My Other, Great, Master Teacher
Part Two of Four in my series on my two master teachers.
One master teacher is laid back. The kids love him. He quit last year.
One of our high school’s administrators lives near his house, and was, over time, able to con him into joining this year’s staff. He signed a new contract, in this new district, at the last minute.
Why did he sign? He loves kids. By itself, loving kids couldn’t and wouldn’t sustain him through a year of teaching. It made the difference when he had teetered between signing and not signing the contract offered him.
Back during his first marriage, there was a student. This student had a bad boyfriend, a bad father, a bad uncle. Read between the lines. He offered this student his couch; she took him up on it for months. Even after she moved into a stable apartment, he helped her get back on her feet, get her GED.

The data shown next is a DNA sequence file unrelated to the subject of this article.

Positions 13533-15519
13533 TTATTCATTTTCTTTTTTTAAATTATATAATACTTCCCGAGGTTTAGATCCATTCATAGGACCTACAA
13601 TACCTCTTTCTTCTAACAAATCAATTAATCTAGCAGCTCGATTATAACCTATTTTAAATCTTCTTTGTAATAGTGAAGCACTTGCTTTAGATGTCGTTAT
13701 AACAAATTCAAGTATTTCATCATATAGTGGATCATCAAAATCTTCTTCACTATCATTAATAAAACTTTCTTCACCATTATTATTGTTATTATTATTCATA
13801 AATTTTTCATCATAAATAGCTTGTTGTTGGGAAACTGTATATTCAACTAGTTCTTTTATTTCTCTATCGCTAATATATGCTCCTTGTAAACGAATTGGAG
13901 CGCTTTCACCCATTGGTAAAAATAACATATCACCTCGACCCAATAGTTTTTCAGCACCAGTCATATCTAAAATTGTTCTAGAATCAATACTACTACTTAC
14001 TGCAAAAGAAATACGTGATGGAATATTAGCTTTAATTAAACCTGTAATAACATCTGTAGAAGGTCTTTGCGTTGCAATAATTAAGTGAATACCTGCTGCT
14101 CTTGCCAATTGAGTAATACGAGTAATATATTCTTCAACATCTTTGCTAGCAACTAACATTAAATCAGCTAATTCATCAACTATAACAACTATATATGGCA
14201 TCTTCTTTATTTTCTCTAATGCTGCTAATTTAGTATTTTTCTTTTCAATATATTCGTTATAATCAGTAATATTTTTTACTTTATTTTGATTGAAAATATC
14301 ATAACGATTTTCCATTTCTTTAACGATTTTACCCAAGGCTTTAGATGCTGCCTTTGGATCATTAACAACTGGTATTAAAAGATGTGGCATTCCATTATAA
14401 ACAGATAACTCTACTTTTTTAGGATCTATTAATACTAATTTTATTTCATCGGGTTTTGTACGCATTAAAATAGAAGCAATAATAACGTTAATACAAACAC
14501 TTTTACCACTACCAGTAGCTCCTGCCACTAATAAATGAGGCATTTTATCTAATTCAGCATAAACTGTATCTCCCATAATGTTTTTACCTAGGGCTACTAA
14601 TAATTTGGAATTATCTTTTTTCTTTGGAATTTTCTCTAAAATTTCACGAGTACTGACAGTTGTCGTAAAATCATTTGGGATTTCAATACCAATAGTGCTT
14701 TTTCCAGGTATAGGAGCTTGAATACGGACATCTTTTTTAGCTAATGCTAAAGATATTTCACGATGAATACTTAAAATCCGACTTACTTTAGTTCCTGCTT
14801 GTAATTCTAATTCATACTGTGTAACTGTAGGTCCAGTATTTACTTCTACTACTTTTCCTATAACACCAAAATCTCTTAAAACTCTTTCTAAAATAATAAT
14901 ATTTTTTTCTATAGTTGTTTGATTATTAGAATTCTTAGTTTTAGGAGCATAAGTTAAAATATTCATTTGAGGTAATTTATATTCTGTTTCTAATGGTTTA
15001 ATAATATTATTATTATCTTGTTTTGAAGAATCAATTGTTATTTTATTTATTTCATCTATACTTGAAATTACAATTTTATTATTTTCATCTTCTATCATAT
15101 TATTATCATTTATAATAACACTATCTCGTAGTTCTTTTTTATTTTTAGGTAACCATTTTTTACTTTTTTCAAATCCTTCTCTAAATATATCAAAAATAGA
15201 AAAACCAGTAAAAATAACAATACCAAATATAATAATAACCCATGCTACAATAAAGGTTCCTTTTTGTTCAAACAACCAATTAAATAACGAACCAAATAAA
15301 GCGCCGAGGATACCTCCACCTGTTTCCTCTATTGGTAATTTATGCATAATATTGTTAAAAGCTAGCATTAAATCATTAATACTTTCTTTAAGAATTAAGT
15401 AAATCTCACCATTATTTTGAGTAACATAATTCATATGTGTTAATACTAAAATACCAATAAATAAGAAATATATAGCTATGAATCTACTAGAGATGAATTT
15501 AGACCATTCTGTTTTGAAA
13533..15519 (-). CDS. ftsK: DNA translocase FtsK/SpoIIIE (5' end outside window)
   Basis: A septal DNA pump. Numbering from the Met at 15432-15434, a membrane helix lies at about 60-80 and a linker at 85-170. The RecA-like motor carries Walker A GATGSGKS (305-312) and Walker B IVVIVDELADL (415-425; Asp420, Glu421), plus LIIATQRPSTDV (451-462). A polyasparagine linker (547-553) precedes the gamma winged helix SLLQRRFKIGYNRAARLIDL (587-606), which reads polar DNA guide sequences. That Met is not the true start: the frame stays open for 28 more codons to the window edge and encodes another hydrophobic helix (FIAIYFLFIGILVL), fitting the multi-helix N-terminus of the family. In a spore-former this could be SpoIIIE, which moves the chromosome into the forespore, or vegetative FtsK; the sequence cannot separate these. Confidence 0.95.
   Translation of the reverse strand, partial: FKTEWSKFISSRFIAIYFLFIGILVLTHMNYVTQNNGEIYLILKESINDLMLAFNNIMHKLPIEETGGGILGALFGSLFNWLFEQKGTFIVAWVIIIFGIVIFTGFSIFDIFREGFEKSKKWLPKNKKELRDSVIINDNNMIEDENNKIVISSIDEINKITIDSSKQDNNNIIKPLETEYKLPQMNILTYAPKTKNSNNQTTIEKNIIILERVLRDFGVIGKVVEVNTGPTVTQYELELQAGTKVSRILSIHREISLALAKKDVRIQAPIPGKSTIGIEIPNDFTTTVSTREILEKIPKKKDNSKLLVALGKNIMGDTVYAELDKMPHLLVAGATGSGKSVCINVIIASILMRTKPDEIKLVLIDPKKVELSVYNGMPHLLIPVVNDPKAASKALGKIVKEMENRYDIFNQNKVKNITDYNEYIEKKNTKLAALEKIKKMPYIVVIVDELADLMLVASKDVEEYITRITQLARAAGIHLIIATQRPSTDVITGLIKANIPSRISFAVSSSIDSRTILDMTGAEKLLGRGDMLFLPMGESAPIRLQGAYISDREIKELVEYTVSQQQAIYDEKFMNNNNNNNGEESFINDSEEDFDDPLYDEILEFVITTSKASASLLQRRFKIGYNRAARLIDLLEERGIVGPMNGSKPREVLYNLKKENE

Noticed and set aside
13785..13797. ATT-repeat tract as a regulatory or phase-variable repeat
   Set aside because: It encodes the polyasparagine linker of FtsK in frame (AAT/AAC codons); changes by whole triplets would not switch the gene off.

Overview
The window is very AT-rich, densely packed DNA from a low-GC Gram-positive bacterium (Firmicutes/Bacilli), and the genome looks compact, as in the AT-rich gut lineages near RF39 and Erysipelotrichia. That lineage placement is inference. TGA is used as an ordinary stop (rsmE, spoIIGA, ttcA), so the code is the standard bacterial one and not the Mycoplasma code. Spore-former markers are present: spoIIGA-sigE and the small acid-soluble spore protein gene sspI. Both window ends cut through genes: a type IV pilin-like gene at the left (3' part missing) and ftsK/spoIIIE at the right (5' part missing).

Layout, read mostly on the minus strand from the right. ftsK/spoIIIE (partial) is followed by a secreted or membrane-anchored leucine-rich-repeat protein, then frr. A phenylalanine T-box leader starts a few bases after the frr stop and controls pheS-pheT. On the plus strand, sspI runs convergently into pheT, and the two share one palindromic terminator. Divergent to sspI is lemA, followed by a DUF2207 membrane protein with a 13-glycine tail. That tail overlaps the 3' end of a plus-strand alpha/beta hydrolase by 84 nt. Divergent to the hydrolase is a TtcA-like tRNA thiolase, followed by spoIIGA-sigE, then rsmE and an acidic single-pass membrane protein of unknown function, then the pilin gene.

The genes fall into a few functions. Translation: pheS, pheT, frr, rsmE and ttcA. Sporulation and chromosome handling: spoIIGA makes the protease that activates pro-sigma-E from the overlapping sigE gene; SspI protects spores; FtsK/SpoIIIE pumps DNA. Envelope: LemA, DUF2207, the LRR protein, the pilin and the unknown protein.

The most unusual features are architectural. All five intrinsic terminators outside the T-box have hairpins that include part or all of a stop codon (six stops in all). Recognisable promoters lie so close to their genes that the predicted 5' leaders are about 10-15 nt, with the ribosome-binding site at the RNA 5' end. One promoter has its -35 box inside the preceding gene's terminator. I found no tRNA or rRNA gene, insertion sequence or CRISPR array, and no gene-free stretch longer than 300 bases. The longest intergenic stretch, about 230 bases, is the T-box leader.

My theory: That’s why he signed.
This is his first year teaching at our high school. He had been frustrated from his ten years at his previous school, as a basketball coach, and in his fewer years as an athletic director. He does not coach basketball here, and he isn’t an athletic director.
In the classroom, he is still a basketball coach.
Raw charisma fills his classroom. When he’s there, students won’t notice the bare walls or broken desks or unkempt whiteboards. They notice him.
I knew he would be that sort of teacher as soon as I met him. It was the first week of December. I introduced myself. Firm, confident handshake. Bellowing baritone. His pastiche of adolescent humor.
When I teach fifth period sophomores, I don’t teach my class. I teach his. If he ever removes himself completely from his classroom, I supposed I’ll float around the vacuum he leaves in his place.
He told me once:
Two years ago, I decided that I was done teaching.
He came back.